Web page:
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A soldier's call home reassuring

May 06, 2003|by SCOTT BUTKI

scottb@herald-mail.com

The much anticipated e-mail message Nancy Burral sent to friends, family and others at 5:10 a.m. Monday about her soldier daughter, Mary Burral, said it all: Mary called for the first time since March and is fine.

Mary Burral, 24, is a U.S. Army specialist serving with the 54th Engineer Battalion somewhere in the Middle East.

While her daughter did not say where she was stationed, she said she has been doing work that involves rebuilding roads and taking people to medical centers, Nancy Burral said.

Mary Burral graduated in 1996 from Boonsboro High School and decided in January 2001 to join the Army. When she was assigned to work in Germany a few weeks after the Sept. 11, 2001, terrorist attacks, her mother began sending care packages to her battalion.

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Her daughter shares the contents of the packages with the rest of her battalion and the battalion supply clerk, Nancy Burral said.

When Mary Burral was sent to Kuwait in February, her mother kept sending the packages. A popular item was baby wipes, which soldiers use when they don't have access to showers.

Nancy Burral recently stopped sending the care packages after hearing there was a backlog of mail and packages for the troops but, at her daughter's request, will resume sending the items, Nancy Burral said.

Mary Burral told her mother she wanted to thank everyone who contributed food and money for the approximately 20 care packages containing about 1,300 items that have been sent.

Mary Burral gave her mother a revised list of items she and the others in the unit wanted and her mother went out later Monday and bought enough for three more packages, which she said she will send this week.

What the battalion members want the most right now is salty snacks, such as crackers and chips, and beverages other than water, such as fruit punch or tea, she said.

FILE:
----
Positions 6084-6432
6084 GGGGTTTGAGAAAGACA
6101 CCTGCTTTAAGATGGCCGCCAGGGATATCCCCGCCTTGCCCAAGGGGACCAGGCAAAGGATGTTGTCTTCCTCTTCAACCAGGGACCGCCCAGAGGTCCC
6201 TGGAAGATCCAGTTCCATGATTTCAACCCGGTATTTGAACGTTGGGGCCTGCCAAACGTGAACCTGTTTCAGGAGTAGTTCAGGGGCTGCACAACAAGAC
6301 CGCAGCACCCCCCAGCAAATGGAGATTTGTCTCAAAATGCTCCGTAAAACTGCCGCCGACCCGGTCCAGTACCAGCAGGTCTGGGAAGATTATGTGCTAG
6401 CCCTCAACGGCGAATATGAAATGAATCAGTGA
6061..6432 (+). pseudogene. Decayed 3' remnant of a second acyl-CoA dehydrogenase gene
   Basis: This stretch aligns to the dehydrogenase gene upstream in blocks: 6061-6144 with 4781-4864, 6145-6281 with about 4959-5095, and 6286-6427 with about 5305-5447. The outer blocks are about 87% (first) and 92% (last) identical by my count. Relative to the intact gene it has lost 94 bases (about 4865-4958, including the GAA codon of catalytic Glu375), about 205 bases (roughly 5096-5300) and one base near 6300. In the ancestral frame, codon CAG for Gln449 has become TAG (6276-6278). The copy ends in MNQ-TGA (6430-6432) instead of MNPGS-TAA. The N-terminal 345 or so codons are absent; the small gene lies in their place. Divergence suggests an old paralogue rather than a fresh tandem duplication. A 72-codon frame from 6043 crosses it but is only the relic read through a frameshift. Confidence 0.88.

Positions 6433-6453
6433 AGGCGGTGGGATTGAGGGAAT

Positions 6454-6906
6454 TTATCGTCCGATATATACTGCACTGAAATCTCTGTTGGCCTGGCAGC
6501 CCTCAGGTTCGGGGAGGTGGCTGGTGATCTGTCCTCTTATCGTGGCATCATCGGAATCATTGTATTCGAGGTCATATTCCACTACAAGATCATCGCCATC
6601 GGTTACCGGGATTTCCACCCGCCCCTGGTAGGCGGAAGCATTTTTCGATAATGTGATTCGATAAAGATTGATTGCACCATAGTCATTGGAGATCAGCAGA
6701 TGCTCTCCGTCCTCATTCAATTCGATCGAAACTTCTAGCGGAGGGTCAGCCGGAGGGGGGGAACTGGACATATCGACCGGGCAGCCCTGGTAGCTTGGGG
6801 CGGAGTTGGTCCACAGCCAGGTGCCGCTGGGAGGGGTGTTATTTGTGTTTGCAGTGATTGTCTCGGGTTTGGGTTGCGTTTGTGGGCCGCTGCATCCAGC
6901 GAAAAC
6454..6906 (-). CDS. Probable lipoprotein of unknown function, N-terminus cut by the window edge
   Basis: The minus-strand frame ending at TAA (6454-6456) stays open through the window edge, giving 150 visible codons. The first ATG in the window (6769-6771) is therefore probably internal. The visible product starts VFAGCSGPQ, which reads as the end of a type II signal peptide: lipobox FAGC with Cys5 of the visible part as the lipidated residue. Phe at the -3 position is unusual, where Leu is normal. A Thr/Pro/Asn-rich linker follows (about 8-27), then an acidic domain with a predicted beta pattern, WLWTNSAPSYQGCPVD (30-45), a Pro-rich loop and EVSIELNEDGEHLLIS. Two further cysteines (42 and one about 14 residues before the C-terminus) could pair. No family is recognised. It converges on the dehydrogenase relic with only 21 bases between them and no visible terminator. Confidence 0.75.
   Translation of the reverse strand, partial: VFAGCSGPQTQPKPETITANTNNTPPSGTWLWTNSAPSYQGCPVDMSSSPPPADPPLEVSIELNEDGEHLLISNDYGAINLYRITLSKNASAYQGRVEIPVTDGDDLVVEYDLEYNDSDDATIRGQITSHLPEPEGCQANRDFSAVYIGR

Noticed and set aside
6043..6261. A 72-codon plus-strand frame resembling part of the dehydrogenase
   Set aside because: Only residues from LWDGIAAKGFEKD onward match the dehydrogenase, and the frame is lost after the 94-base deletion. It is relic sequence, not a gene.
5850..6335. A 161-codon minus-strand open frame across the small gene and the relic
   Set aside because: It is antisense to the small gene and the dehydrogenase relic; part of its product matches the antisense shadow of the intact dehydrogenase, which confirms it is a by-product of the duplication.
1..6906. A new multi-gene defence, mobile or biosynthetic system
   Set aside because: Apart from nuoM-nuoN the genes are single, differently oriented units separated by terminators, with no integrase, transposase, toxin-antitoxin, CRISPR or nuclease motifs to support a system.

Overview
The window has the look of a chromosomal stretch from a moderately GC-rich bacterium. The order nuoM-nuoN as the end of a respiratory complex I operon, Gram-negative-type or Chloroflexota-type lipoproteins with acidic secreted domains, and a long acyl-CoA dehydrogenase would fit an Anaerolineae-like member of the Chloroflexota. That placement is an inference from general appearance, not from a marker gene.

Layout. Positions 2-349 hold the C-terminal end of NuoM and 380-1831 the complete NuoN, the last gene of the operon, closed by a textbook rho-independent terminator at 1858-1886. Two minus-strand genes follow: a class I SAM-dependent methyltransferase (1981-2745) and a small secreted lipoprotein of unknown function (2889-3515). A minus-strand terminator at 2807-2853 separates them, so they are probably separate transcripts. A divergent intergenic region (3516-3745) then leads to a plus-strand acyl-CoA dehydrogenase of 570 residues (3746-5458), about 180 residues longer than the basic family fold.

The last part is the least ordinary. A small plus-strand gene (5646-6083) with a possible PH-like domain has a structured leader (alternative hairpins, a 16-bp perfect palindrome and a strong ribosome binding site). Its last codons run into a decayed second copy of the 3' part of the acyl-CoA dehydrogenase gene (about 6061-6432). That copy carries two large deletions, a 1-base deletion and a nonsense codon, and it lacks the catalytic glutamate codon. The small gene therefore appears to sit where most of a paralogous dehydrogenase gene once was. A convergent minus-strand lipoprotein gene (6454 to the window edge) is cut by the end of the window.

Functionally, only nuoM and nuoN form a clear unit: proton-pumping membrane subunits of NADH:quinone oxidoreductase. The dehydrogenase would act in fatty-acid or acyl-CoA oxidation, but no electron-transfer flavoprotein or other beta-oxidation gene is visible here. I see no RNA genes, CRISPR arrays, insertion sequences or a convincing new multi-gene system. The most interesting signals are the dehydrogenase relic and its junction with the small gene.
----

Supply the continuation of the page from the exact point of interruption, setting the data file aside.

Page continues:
Prior to this year, the longest Nancy went without talking to her daughter was 2 1/2 weeks, Nancy Burral said.

Nancy Burral has said she thinks about her daughter from the moment she wakes up until she falls asleep at night, and sometimes dreams about her.

Her sleep was interrupted Monday at 4:40 a.m. when the telephone rang.

"I knew when the phone rang it was her. She sounds wonderful," she said.

"I thought I was going to cry when I heard her voice I was so excited," she said. But she waited until the 25-minute conversation ended before tearing up, she said.

"I feel like I am walking on air," she said later in the day.

Nancy Burral says she can't send care packages just for her daughter when she can picture the faces of other battalion members, whom she and her husband met previously.

After Mary urged her, in a letter in late March, to keep sending packages, Nancy Burral asked others to help her, mentioning the care packages to friends, relatives and others.

Near the cash register at Kipe's Upholstery Shop on Longmeadow Road, where she does bookkeeping and sewing work, she put up a sign asking customers to help the troops by donating money or products for care packages.

She said she suspects people donate because it is a way they can show support for the troops.

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